A FRIDAY MEDATATION – Resurrection

Resurrection changes things.

Jesus himself appeared and stood among the eleven and said to them, “Peace be with you.” They were startled and terrified and thought that they were seeing a ghost. He said to them, “Why are you frightened, and why do doubts arise in your hearts? …While in their joy they were disbelieving and still wondering, he said to them, “Have you anything here to eat?” They gave him a piece of broiled fish, and he took it and ate in their presence.”—Luke 24:36-37

Easter was a beautiful day. The weather was perfect. Trees and flowers were blooming. Our services were beautiful—balloons, flowers, music, alleluias!! “The Lord has risen indeed. Alleluia.” Then louder – “THE LORD HAS RISEN INDEED! ALLELUIA!” Communion. Jesus. All creation sings along. So, why do we have doubts, today?

The disciples had this problem. Only a few had witnessed the crucifixion, but there were witnesses. Mary, and some of the other women, had been there and seen it all. Mary had stayed by his tomb, and she said that she had seen him alive. Others saw the stone had been rolled away and angels told them Jesus was no longer dead but had risen as he had said he would. There were rumors that he had appeared to others, too. But could it be true? What’s the problem?

I was touched by this reflection from Laura Darling in 50 days of Fabulous: “Why do doubts arise in our hearts? Because you were dead, that’s why! Not only merely dead, but really, most sincerely dead. May I say it again? Dead. Not resting. Not stunned. You had passed on, ceased to be, expired. You were bereft of life, you had kicked the bucket, you had shuffled off this mortal coil. You were dead and buried, and we were never going to see you again. That’s what death means, you know. It means separation. It means all last chances are gone. It means there’s no chance for anything to be any different between us.

“And now here you are, and it’s not a delusion, and you’re not a ghost, and you’re eating a friggin’ fish. So, forgive me if I’m a little wigged out here, but that’s not how life is supposed to go. It’s supposed to go in a certain direction. It’s supposed to allow for no revisions. What’s past is past, what’s done is done, what’s gone is gone, what’s dead is dead.

“I’ve got to tell you, Jesus, you have broken those rules so badly I don’t even know where to put them anymore. I don’t think there’s any charity that would take them, you’ve messed them up so badly. And now that those rules about the past and the future, death and life, you and me, are in the rubbish, I’ve got to ask you, what else are you going to change?”

What else is going to change? Why do we doubt? Why do we wonder if it is really Jesus showing up in our lives? Did he not say that he would? We could miss, in this story, that Jesus shows himself to the disciples while they are doubting. But, it doesn’t keep him away. Nor do ours. What are your doubts today? What are mine? Where is Jesus showing himself? What is changing? What is he resurrecting in you and me? Because, resurrection changes things. Alleluia!

Peace and good, Donna

(April 25, 2014)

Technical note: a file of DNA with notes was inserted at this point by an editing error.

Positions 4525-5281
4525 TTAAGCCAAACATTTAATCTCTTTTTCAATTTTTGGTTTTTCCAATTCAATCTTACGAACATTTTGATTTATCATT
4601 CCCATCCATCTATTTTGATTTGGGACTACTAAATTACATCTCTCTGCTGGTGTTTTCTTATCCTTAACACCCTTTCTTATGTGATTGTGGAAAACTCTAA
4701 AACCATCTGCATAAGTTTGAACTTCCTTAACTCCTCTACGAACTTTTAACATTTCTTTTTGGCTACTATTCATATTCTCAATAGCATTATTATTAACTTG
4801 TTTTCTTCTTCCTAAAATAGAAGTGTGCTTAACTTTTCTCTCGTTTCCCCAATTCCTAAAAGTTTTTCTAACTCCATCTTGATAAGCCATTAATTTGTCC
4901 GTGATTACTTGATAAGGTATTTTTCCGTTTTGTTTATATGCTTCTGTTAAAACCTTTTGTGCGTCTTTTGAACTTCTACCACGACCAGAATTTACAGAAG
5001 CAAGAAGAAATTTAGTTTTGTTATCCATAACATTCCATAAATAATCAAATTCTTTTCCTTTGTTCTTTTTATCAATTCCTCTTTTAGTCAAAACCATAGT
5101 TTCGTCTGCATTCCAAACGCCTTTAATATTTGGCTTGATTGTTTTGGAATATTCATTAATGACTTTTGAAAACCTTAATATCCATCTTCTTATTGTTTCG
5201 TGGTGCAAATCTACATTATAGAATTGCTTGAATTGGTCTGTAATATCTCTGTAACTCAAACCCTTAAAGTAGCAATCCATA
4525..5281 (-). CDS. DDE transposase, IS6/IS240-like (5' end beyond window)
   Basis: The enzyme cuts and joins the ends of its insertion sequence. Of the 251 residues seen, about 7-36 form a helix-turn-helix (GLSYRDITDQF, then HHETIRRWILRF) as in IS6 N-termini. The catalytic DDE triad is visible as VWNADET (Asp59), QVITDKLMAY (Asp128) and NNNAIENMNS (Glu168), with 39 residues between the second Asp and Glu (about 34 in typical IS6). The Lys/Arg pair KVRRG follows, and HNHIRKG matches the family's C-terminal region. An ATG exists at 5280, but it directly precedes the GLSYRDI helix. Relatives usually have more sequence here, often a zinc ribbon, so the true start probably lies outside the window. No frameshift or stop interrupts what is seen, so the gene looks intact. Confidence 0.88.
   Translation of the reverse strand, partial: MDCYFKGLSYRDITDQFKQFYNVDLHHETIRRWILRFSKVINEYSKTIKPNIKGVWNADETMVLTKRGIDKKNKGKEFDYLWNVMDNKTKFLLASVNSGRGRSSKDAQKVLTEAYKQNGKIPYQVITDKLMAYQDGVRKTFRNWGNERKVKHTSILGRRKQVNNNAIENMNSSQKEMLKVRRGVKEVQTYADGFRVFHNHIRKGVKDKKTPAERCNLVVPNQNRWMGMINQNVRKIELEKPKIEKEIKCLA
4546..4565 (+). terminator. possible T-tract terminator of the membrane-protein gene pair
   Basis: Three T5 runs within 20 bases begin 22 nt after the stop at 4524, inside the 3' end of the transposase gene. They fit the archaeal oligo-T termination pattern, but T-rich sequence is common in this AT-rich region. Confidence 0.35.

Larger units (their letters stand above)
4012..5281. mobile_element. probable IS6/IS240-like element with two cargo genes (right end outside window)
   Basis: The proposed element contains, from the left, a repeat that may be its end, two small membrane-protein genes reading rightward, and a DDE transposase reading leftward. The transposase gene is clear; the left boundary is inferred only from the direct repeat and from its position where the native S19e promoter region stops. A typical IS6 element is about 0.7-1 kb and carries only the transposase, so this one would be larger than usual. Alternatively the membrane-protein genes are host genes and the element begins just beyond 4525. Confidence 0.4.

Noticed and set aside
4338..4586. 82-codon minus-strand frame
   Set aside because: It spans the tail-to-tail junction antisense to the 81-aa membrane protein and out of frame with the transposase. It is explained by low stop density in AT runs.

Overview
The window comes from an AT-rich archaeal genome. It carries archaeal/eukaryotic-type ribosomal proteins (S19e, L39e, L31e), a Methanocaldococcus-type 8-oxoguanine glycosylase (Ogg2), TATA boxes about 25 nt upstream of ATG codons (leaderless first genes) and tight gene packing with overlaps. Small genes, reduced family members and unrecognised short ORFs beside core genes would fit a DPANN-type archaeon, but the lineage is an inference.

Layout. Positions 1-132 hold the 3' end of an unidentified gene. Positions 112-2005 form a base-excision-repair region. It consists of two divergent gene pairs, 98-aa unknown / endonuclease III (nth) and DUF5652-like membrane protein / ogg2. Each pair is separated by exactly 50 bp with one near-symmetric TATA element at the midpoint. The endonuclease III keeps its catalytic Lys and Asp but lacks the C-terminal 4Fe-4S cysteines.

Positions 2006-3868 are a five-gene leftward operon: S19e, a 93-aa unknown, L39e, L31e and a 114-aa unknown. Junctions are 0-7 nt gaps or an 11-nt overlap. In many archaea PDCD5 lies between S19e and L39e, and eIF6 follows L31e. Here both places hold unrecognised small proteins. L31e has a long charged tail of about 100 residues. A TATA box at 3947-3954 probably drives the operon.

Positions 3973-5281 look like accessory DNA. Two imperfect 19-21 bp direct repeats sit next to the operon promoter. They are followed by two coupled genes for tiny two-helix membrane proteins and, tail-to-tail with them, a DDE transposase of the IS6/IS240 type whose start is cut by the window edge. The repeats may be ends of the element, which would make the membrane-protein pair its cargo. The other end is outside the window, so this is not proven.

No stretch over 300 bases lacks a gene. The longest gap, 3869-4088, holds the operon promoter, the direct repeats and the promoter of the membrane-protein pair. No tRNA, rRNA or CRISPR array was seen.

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A FRIDAY MEDITATION – No Disconnect

 

 

“Let us not give up meeting together, as some are in the habit of doing, but let us encourage one another — and all the more as you see the Day approaching.” – Hebrews 10: 25

For where two or three gather in my name, there am I with them. ~ Matthew 18:20

So, let me try this again. The last two Meditations that I have written have been lost somewhere in the bowels of the computer. Maybe they didn’t need to be read. Let’s see what happens with this one.

This week, I met with my two soul friends for our monthly “Check In”. As you know, or may not, “Check In” is one of the spiritual disciplines in our Trinity Way of Life – Element #6, to be exact. Those who practice this discipline plan to meet regularly to talk and then to pray about one’s spiritual life, which usually includes life in general, so as to be accountable to one or two other people for our spiritual lives. Topics often include how it is going in our life with God and/or with us and our neighbor? Are we growing in Jesus-likeness? Do we need to work on forgiveness, etc.? Are we stuck? If so, what is getting in the way of our growing? How do we get back on track? My check-in group meets once a month, though we are in contact almost daily. This group always, always raises my spirits.

This month, I shared a dream that I had the night before. It was one of those dreams that makes an impression that is not easy to forget as it hangs around the edges of consciousness and demands attention. I know that I need to pay attention to those dreams because they always have something to tell me. The dream was this: “I was at a conference, I believe. Probably a women’s conference. There is one coming up in a couple of months, so perhaps that is what triggered me. I had brought a bunch of new sandals and we were asked to put our shoes in a pile on the floor in the middle of the room. At the end of the day we were to go get our shoes. All of mine were missing. I spent some time looking around but none of them were anywhere around. There was more to the dream, but I don’t remember it. I don’t think that is was important to the plot.